Industry

Stories from the KUCB Newsroom on the topic of business and industry. Also includes volunteer Frank Kelty's weekly fisheries update, the Unalaska Fisheries Report.

Chrissy Roes

One of southwest Alaska's largest airlines will soon be up for sale.

A federal judge has ordered PenAir be auctioned off this October — more than a year after the company filed for bankruptcy protection.

The carrier is promising residents of the Aleutian and Pribilof Islands that their only connection to Anchorage won't just vanish.

The Seybert family founded Alaska-grown PenAir in 1955, and they still own it today.

The company includes 430 employees, 10 airplanes, and eight routes across Bristol Bay, the Alaska Peninsula, and the Aleutian chain.

Pipa Escalante/KUCB

After filing for bankruptcy protection last summer, PenAir has been ordered to sell off its assets to avoid a shutdown.

A federal judge has scheduled the auction for early October, following an emergency motion by the trustee appointed to oversee the airline's bankruptcy proceedings.

In the motion filed Wednesday, Trustee Gerard McHale argued for the "expedited sale schedule" in light of PenAir's "quickly deteriorating cash position."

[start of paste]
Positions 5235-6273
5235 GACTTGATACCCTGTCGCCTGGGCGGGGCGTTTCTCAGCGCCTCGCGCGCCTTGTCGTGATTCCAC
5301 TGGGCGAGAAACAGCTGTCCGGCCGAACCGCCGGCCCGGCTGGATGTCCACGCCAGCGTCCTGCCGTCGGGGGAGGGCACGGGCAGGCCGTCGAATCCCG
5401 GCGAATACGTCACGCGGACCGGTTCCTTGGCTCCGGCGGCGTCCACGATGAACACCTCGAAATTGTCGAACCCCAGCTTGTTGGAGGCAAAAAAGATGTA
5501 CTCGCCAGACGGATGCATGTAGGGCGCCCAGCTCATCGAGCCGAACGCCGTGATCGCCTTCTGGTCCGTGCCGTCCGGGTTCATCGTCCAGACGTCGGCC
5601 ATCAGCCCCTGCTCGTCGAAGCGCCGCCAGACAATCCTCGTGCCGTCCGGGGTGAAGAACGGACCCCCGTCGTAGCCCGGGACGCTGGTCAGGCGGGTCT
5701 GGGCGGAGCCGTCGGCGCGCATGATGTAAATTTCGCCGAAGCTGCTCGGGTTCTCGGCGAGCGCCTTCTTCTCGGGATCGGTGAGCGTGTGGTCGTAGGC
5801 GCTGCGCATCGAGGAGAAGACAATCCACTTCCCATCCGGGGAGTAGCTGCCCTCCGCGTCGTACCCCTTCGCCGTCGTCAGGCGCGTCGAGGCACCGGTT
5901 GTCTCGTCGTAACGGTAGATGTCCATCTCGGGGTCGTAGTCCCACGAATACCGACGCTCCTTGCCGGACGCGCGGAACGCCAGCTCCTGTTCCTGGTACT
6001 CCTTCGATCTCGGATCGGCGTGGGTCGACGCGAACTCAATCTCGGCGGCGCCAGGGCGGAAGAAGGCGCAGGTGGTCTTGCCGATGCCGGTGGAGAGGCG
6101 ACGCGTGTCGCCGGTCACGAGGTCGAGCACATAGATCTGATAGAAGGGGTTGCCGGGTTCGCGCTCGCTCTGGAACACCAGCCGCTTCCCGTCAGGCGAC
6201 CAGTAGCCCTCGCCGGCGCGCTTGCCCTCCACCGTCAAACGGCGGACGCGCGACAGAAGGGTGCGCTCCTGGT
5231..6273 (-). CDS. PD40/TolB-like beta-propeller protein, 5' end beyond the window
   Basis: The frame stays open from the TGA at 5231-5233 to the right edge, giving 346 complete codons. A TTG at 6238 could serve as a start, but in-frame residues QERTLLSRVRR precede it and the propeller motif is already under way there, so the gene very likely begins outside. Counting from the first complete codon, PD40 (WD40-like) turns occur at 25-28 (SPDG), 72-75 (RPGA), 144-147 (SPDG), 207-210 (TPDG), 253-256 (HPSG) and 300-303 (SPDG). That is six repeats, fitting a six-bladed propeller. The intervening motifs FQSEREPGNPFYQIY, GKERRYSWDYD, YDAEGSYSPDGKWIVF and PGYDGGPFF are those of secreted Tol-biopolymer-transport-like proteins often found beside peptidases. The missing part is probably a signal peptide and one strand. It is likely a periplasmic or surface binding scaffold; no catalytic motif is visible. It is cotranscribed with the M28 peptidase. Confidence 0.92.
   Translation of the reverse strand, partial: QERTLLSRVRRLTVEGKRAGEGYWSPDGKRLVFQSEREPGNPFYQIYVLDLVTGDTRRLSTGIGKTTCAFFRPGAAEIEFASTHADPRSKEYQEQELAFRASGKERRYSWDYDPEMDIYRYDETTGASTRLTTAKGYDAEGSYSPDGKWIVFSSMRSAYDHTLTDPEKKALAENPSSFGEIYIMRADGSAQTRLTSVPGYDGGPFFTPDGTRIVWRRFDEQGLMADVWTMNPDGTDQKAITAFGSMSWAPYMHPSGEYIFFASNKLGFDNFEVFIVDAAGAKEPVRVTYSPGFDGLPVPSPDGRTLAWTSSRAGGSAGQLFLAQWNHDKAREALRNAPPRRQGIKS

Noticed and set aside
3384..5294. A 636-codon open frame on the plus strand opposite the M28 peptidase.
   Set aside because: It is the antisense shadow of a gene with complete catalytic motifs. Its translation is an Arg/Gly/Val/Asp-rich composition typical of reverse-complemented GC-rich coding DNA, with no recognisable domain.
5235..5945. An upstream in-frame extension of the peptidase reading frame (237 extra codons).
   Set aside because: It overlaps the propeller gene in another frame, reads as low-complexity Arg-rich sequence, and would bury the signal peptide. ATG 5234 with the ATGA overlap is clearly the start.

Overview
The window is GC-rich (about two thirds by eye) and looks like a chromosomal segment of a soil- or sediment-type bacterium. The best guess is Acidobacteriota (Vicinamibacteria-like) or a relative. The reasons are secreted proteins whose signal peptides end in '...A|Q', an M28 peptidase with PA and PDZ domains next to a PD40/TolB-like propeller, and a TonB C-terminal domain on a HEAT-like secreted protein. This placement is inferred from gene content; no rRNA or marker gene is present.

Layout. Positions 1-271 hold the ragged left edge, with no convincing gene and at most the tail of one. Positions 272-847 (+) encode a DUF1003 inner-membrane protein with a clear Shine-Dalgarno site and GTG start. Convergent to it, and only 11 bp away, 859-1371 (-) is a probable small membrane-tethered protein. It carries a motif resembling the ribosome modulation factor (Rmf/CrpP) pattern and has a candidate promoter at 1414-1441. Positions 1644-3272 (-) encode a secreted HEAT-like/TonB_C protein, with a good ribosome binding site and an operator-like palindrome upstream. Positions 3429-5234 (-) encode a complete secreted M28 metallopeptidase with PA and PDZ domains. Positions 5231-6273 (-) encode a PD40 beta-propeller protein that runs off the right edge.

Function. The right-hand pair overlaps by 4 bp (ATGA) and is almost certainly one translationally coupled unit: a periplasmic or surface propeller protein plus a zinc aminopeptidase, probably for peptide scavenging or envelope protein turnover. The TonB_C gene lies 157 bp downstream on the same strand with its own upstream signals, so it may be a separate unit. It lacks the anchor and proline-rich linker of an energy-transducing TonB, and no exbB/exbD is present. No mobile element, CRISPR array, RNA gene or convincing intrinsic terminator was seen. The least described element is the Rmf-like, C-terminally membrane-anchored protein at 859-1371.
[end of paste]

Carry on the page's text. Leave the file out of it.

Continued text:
Laura Kraegel/KUCB

Unalaskans are fed up with the slow internet and dropped calls that define the island's telecommunications.

Brendan Carr said he got that message loud and clear during his Tuesday visit for the Federal Communications Commission. But it's unlikely his trip will produce concrete changes anytime soon.

Berett Wilber/KUCB

A major player at the Federal Communications Commission is due in Unalaska.  

Brendan Carr will arrive Monday night and spend about 24 hours on the island to learn about the broadband challenges facing rural Alaska.

The FCC regulates communications across the country — from radio and satellite to television and internet.

Brendan Carr joined the agency as a commissioner last summer, after the U.S. Senate unanimously confirmed his appointment by President Donald Trump.

Berett Wilber/KUCB

Starting Tuesday, Unalaskans should expect delays along Captains Bay Road.

Construction crews are surveying the heavily trafficked gravel road to prepare for paving and other improvements slated to unfold over the next four years.

That means drivers may experience delays as long as 10 minutes, between the intersection at Airport Beach Road and the business area at Offshore Systems, Inc.

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